Reactive arthritis is an uncommon inflammatory arthritis that occurs after an infection.

Treating reactive arthritis

Reactive arthritis (ReA) is a type of inflammatory arthritis triggered by an infection in your body. Bacteria and viruses can cause ReA. A bladder cancer treatment called Bacillus Calmette-Guerin (BCG) may cause ReA in some cases.

This type of arthritis is uncommon, yet genetic factors can affect your risk.

Reactive arthritis begins within 4 weeks after a digestive, genital, or bladder infection. One or more joints of the back, knees, or ankles swell suddenly and become painful.

You may also experience:

There is no cure for ReA. But the symptoms can go into remission and not require treatment until another flare occurs. Treatments for reactive arthritis can help relieve your symptoms. A doctor may suggest multiple treatment approaches.

Because ReA attacks joints with inflammation, antibiotics won’t treat ReA once it has started. Yet an antibiotic can help clear up the bacterial infection in your urinary, genital, or digestive system that triggered the attack.

The antibiotic you take will depend on the kind of bacterial infection you have. A recent clinical review published in 2021 notes that if the bacteria Chlamydia trachomatis is the cause of illness, the primary treatment of ReA will be antibiotics.

Bacterial infections that can cause ReA can include:

A doctor may need to run tests to determine which infection is present.

Viral infections may also cause ReA but are harder to identify and will not be treated with antibiotics.

Nonsteroidal anti-inflammatory drugs (NSAIDs) can help relieve pain and inflammation from ReA. They are the primary treatment for ReA. Over-the-counter (OTC) NSAIDs include:

  • ibuprofen (Advil, Motrin IB)
  • naproxen (Aleve, Anaprox, Naprosyn)

If these don’t work, your doctor may prescribe different NSAIDs, such as:

NSAIDs can cause side effects, including stomach bleeding, so always take them with food. A doctor or pharmacist can help you evaluate any risks.

NSAIDs may not be enough to control the inflammation. A doctor may prescribe steroids, such as prednisone or methylprednisolone.

These can be taken by mouth or given by injection for short-term relief.

Steroids suppress your immune system, slowing its attack on your body and relieving pain. But steroids don’t cure ReA and can have substantial side effects with long-term use.

To treat reactive arthritis that lasts longer than 6 months, a doctor may prescribe disease-modifying anti-rheumatic drugs (DMARDs), such as:

DMARDs can help with pain and inflammation. In addition, because arthritis damages joints over time, taking DMARDs can help protect your joints from damage.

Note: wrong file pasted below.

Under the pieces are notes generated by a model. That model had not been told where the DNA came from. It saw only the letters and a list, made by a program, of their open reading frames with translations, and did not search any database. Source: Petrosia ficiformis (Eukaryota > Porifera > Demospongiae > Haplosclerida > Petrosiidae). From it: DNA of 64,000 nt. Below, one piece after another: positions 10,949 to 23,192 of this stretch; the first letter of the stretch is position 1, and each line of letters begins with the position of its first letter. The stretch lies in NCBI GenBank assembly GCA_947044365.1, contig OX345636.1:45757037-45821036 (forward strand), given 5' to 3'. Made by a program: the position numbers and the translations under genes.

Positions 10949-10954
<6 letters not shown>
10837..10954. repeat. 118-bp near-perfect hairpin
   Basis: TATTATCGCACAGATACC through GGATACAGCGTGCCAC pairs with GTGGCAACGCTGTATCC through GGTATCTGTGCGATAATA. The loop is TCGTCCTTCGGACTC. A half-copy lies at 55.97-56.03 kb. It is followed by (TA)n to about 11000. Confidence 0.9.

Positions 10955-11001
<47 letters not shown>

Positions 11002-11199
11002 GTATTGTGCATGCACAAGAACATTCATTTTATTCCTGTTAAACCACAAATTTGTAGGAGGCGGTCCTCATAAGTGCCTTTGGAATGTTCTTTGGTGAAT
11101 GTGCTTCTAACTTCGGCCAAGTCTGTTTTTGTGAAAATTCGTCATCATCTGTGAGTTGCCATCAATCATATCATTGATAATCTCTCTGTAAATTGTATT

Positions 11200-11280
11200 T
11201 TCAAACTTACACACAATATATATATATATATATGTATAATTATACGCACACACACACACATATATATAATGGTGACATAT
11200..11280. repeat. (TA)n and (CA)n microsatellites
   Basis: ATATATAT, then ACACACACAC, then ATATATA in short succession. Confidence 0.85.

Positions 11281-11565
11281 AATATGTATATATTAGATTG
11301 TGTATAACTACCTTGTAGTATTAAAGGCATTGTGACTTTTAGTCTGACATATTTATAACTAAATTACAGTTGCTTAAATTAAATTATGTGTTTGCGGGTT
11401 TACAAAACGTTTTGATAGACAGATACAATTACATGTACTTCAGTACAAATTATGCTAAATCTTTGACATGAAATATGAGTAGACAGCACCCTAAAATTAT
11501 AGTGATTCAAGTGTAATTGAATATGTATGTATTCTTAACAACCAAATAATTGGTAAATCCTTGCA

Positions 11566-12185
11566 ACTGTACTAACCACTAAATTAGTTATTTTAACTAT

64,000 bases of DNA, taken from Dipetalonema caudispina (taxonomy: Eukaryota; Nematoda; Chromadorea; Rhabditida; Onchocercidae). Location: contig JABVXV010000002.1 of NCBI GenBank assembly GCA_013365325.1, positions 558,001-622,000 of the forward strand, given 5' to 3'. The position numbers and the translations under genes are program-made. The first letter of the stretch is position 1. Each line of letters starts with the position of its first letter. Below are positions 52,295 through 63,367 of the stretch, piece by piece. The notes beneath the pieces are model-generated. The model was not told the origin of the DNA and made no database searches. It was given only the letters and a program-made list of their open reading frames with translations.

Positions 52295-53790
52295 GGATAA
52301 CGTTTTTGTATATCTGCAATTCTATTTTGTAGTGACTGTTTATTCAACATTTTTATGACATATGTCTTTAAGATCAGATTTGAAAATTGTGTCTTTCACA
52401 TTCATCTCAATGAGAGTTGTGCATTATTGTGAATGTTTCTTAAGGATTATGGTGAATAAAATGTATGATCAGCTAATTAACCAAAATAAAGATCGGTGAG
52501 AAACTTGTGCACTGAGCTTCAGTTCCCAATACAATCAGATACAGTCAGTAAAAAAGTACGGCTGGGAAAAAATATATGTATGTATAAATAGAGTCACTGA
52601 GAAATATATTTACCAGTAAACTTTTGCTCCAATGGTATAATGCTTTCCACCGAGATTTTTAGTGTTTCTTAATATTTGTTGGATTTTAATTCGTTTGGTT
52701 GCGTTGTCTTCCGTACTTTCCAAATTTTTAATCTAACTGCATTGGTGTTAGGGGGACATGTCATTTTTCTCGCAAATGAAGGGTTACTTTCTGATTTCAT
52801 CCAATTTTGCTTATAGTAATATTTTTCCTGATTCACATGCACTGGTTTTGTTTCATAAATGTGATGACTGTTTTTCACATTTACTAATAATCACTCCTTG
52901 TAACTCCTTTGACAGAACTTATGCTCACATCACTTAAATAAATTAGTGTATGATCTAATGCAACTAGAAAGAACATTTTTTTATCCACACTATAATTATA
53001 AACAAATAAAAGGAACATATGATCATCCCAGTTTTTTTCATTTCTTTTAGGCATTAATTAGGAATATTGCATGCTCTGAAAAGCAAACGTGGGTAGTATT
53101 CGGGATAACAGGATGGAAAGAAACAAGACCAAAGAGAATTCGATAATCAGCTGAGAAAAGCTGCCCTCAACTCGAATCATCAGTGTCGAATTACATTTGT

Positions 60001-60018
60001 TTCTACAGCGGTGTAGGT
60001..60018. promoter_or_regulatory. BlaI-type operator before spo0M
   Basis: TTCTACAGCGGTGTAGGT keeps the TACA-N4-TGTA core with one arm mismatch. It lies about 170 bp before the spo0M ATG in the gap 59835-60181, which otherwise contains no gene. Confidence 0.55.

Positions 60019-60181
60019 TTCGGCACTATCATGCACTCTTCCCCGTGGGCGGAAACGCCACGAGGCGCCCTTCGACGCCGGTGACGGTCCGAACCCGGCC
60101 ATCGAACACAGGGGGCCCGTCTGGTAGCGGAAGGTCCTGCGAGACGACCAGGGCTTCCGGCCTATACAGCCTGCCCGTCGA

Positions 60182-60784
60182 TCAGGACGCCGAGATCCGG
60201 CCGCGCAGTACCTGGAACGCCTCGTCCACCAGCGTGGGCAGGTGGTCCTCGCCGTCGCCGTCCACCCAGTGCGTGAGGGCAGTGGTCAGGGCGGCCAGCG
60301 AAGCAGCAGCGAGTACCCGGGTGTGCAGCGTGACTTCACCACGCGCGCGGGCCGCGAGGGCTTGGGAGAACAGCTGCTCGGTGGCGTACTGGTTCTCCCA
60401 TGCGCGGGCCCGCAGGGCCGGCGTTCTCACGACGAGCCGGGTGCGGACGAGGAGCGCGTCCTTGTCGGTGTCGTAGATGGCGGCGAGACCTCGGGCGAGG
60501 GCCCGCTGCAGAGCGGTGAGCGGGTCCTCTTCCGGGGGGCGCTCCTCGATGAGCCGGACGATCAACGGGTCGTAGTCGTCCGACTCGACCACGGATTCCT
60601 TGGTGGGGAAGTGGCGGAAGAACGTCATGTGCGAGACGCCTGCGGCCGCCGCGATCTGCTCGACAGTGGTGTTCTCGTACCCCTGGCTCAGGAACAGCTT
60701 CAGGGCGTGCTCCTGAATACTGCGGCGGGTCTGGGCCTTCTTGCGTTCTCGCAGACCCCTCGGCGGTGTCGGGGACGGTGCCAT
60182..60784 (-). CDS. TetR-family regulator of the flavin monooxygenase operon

Using DMARDs for reactive arthritis is considered off-label drug usage. The Food and Drug Administration approves drugs for specific purposes researched in clinical trials.

However, following the guidelines of published, peer-reviewed studies and standards of care, a doctor can still use the drug for similar non-FDA-approved purposes, called off-label use.

Because DMARDs partially shut down your immune system, you might become susceptible to infections that most people can fight off.

Tumor necrosis factor (TNF)-blockers are another off-label treatment option for reactive arthritis. TNF is a protein formed in your body’s inflammation process. TNF-blockers stop this protein’s action, relieving pain and stiffness and helping swollen or tender joints, according to the American College of Rheumatology.

A 2020 review outlines their effectiveness in ReA and shows they may be used when NSAIDs fail.

TNF-blockers used to treat ReA can include:

Each TNF-blocker works slightly differently, so if one doesn’t help, another might. And like DMARDs, TNF-blockers can reduce your body’s ability to fight off infections.

Exercise can be added to medication therapy and help improve your joint function. A physical therapist can guide you through exercise routines to help build your strength.

Strengthening the muscles around your joints helps support them. Range-of-motion exercises can improve flexibility and reduce stiffness. Water exercise may be a good way to exercise without putting stress on your joints.

Heat and cold therapy can supplement medication treatment. Heat can reduce pain and soreness, while cold can help decrease swelling.

Symptoms of reactive arthritis usually occur in three clusters: joint pain, bladder irritation, and conjunctivitis.

Bladder symptoms include a burning sensation when urinating or needing to urinate more often. Conjunctivitis looks like swollen eyes with redness, itching, burning, or discharge.

If you develop these three problems at the same time, check with a doctor right away.

Even though no treatment can cure reactive arthritis, treating the symptoms can help reduce joint pain and damage. Talk with a doctor about a treatment plan that works for you.

ReA is a type of inflammatory arthritis that begins following an infection.

Your joints may become swollen and painful. You may also experience other symptoms such as red eyes and an inflamed urinary tract.

There is no cure for ReA. Treatment typically involves NSAIDs to reduce inflammation. It may also involve antibiotics for an underlying bacterial infection. A doctor may recommend other therapies depending on how you respond to those treatments.